“Darfur needs our immediate attention to prevent another tragedy in Sudan”
Posted on 3/22/2007
BUENA PARK, CA (March 22, 2007) – “Darfur needs our immediate attention to prevent another tragedy in Sudan. We need to help save millions of innocent civilians who are in desperate need for help right now,” said Yousef Abdallah, manager of Islamic Relief’s office in Totowa, New Jersey, after returning from a fact-finding mission to Darfur, Sudan.
Abdallah and Anwar Khan, National Development Director for the organization, visited Islamic Relief’s ongoing projects in Darfur and other parts of Sudan as part of a humanitarian trip to the country.
“It was heartbreaking to see that people were still in the camp three years since I last visited,” said Khan. “Three years ago, the displaced population didn’t have shelter. Now they have shelter, but are asking for security in the camps. They don’t feel safe.”
Khan was troubled by the disparaging lack of feeling in the eyes of children. “They have no hope,” said Khan. “I’m worried about a whole generation of children growing up in Darfur without hope.”
“These people were forced to leave their homes,” said Abdallah. “We were overwhelmed with emotion everywhere we went…their smiles, their tears; they can’t live freely and peacefully there anymore. They left everything behind and moved to Geneina looking for peace of mind. It wasn’t easy in the beginning; they spent days and nights in the open before camps were finally opened for them.”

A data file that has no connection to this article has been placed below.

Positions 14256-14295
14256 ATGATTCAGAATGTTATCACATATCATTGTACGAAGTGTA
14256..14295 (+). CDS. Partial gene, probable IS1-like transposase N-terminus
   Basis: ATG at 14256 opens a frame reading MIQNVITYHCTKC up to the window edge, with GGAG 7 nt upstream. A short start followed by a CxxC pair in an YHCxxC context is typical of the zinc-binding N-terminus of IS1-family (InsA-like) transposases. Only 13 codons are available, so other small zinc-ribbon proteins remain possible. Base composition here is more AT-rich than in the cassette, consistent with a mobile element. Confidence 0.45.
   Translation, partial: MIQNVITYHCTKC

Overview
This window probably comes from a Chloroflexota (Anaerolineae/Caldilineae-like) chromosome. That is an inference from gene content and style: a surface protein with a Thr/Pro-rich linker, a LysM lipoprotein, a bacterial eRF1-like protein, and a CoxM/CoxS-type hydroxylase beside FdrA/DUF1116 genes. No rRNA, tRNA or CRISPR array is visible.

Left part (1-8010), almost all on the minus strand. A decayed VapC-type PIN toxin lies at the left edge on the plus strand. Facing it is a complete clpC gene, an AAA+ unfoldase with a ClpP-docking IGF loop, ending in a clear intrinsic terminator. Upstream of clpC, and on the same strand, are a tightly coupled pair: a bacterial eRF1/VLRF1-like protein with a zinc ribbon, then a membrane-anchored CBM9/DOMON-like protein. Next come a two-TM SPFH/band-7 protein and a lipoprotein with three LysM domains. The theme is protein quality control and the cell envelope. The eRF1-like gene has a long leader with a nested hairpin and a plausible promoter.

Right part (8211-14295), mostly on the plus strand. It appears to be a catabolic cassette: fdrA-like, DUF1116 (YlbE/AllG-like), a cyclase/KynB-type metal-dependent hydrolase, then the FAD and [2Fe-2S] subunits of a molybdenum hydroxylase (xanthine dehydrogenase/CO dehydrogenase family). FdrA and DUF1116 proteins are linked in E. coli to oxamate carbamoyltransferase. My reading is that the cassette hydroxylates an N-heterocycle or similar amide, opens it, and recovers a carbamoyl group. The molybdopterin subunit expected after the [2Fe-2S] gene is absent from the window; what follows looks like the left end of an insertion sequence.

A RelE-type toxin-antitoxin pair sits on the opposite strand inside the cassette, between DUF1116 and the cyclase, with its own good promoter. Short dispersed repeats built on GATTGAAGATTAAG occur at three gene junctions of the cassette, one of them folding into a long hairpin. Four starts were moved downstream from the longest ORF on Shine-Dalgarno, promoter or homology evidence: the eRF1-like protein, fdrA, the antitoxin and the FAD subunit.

The United Nations estimates 200,000 people have been killed and 2.5 million have been displaced from their homes since the crisis began four years ago. Many of these displaced victims continue to live in squalid conditions in overcrowded refugee camps inside Sudan and in the neighboring country of Chad.
The once temporary camps for displaced people have become a permanent fixture in Darfur due to the continuing conflict. There are now approximately 200 camps in the region, some near the border of Chad, and others near major towns and cities. The Kerinding II camp in West Darfur was established by Islamic Relief in 2004 and is home to almost 10,000 people. Islamic Relief has provided over $3.7 million of aid assistance in its efforts to ease the suffering of the victims.
Islamic Relief also trains women in making fuel-efficient stoves, reducing the time women spend outside of the camp’s safety looking for firewood, consequently decreasing the chance of rape or attack.
“People are really happy with the services Islamic Relief is providing for them, but they miss their homes,” added Abdallah. “Some of them were very optimistic about going back home; others said they will never go back in the current conditions.”
Khan noted that concerned individuals should “give as much as they can” to assist the victims of the humanitarian crisis. People should also “be educated about the humanitarian issue of Darfur and actively inform others,” added Khan.
Media professionals may contact Islamic Relief for interviews with Abdallah and Khan. B-roll and photos of Islamic Relief’s humanitarian mission to Sudan are also available for media outlets.